If you’re a Michigan diehard, here’s the argument you’re making right now as the state’s delegation fights to move up its position in the Democratic presidential primary pecking order: Michigan checks all the boxes. It’s a battleground state. It’s diverse. It has both rural and urban areas. It’s a state where Democrats have shown they can win in recent years, while neighboring Ohio, won twice by Barack Obama, has become more and more Republican with every election. It’s fertile ground for rising star Democrats. And it’s a state where, as of this last midterm election, Democrats now control the state House, Senate, and governor’s mansion for the first time in 40 years.
In a nutshell, the pitch Michigan lawmakers and Democrats are making at key meetings this week is that everything Democrats are looking for in a primary state—everything that the current states don’t have—Michigan has. The Democratic National Committee’s panel charged with approving changes to the primary calendar, the Rules and Bylaws Committee, will meet to vote on which states should lead the primary calendar going forward.
The competition among a small handful of states over the last few months has been intense, but going into the upcoming meeting Michigan has emerged as a front-runner, alongside Minnesota, to bump up its position, replacing Iowa in the order.
“It’s the quintessential battleground state,” Brandon Dillon, a former Michigan Democratic Party chairman, said. “No Democratic candidate for president is going to be elected president without the state of Michigan. That doesn’t hold true for New Hampshire. Michigan also is a microcosm of the entire country. We have urban centers. Ag is industry here. Tourism. This is the home of the new generation of E.V. bills that are a priority for Democrats and the Biden administration.”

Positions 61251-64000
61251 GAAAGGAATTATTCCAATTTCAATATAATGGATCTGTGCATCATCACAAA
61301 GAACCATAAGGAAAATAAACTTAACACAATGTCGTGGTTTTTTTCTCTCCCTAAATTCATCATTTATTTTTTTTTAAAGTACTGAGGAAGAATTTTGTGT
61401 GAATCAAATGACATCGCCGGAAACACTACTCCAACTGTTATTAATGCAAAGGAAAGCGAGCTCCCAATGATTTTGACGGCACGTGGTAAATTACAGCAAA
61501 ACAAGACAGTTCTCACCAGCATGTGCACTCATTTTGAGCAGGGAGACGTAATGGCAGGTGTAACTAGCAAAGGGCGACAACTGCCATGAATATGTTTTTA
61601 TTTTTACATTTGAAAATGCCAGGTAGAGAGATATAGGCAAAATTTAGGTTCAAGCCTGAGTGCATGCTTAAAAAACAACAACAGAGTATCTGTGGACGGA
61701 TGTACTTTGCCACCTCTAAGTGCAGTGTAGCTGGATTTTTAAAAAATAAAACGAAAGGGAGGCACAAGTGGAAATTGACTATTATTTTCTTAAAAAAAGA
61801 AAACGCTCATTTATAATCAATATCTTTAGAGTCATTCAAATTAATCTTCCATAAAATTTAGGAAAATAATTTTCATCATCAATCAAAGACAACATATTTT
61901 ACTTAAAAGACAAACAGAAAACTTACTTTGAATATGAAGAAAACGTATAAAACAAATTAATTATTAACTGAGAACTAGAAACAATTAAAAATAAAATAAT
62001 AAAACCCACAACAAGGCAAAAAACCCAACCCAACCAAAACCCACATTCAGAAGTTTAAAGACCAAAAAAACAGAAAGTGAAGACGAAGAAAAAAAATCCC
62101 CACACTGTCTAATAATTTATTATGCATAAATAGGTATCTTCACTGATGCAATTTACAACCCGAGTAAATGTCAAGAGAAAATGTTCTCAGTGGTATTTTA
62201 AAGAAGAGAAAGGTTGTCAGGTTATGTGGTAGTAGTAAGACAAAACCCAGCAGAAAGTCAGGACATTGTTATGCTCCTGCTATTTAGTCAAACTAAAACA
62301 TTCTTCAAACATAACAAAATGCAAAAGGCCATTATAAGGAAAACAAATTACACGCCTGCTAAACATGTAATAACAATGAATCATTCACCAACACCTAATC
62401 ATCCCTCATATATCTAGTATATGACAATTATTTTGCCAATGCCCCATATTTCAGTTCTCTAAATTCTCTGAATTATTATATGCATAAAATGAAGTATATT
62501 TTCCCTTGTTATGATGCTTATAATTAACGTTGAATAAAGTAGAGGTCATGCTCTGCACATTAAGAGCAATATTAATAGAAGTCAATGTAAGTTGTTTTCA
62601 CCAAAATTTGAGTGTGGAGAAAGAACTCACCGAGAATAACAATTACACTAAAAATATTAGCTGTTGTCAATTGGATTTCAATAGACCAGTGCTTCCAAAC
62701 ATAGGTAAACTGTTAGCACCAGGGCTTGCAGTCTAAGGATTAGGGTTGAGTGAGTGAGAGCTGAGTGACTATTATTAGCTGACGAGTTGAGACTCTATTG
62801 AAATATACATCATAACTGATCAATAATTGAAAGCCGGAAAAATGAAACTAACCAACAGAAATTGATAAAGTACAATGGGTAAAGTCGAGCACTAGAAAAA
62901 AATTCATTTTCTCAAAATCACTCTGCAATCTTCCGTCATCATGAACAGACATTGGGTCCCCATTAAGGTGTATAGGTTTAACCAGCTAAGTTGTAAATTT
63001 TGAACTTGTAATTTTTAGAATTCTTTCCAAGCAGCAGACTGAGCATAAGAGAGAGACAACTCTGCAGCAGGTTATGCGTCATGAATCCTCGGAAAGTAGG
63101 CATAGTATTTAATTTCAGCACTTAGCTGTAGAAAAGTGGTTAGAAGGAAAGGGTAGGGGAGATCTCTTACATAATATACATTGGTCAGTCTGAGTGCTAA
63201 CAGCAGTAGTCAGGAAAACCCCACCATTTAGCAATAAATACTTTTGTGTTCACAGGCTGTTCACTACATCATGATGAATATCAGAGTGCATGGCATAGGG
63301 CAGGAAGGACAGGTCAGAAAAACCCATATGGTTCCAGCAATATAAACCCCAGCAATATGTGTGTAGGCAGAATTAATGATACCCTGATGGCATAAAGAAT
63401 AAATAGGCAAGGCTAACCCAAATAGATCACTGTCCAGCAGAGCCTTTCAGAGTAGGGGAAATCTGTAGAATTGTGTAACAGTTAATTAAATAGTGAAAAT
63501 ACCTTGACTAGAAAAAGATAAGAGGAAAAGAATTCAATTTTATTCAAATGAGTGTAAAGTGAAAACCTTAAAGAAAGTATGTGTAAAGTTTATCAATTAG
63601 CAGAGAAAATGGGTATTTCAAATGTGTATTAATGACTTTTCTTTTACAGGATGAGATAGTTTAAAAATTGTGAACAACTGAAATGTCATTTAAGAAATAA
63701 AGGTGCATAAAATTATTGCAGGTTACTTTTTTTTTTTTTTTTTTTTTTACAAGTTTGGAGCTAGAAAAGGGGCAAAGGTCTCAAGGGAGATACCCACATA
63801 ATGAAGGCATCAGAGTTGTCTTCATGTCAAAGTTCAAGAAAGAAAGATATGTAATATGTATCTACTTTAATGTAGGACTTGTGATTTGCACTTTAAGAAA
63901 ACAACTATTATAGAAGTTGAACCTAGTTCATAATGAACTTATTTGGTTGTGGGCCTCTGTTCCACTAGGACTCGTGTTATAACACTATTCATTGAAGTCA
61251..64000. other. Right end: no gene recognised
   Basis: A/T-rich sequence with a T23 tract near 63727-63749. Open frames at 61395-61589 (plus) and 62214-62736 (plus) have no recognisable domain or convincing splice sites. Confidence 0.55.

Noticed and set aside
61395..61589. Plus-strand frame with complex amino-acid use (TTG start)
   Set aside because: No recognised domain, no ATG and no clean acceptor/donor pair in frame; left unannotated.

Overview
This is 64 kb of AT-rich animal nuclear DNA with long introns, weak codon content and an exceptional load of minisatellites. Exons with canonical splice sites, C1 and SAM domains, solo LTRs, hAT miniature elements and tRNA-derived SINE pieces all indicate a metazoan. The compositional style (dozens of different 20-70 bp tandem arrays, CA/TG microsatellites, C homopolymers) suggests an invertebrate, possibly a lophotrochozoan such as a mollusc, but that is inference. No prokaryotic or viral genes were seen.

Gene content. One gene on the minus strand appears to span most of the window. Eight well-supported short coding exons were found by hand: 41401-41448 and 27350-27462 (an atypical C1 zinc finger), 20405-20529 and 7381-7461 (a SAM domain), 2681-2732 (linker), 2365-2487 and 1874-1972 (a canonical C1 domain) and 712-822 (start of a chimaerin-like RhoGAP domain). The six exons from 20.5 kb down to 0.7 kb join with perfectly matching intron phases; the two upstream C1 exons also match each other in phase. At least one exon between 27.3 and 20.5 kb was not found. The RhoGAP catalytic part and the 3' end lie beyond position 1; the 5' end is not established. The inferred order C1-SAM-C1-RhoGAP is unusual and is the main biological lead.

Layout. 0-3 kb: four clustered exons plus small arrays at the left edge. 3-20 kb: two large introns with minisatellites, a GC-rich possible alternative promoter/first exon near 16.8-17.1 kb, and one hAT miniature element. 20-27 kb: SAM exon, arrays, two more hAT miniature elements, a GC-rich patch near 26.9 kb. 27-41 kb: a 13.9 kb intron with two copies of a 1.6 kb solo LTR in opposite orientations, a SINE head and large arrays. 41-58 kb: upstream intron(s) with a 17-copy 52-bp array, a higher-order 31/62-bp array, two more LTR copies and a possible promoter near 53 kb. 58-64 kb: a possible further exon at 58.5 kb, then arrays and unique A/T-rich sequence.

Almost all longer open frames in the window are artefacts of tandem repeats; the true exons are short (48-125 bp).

Dillon also said he thought it’s time to move past the idea of not having an early primary state with a significant African American population. He said that’s “a terrible idea”—a clear dig at very white Iowa and probably also at Nevada, which touts its large Latino electorate but whose Black population is about two-thirds the size of Michigan’s.
Throughout this process, one knock on Michigan has been that it’s actually too big and expensive for a long-shot candidate to break through. But these days, presidential candidates can break through if they don’t start out with a massive war chest or high name recognition (although those can help). It’s more a matter of going viral online and getting the attention of early primary activists. Bernie Sanders proved that in 2016, and other candidates followed in 2020—Sanders again, Elizabeth Warren, and others.
Mark Schauer, a former Michigan congressman and the Democratic nominee for governor in 2014, pushed back on the idea that Michigan is too big geographically or media market–wise for anyone but a top-tier presidential candidate to compete. “From the extreme western parts of the [Upper Peninsula] to Detroit or Southeast Michigan, that’s a long way. But look, the voters are fairly concentrated, and the state gives the candidate an opportunity to talk to voters of all types,” Schauer said. “Michigan is not California or Texas. It’s a big state, but … having campaigned statewide in Michigan, I think it’s a perfect fit.”
Schauer’s argument gets at a key dynamic of the changing campaign landscape. The biggest states are still cost-prohibitive to upstart or long-shot candidates. But Michigan doesn’t have multiple expensive media markets. It has one, Detroit, and even it ranks just fifteenth among U.S. media markets. It’s a big state but one with a healthy grassroots network of Democrats—as well as a heavy union presence—that any candidate, under the right conditions, could win over early on in the primary season.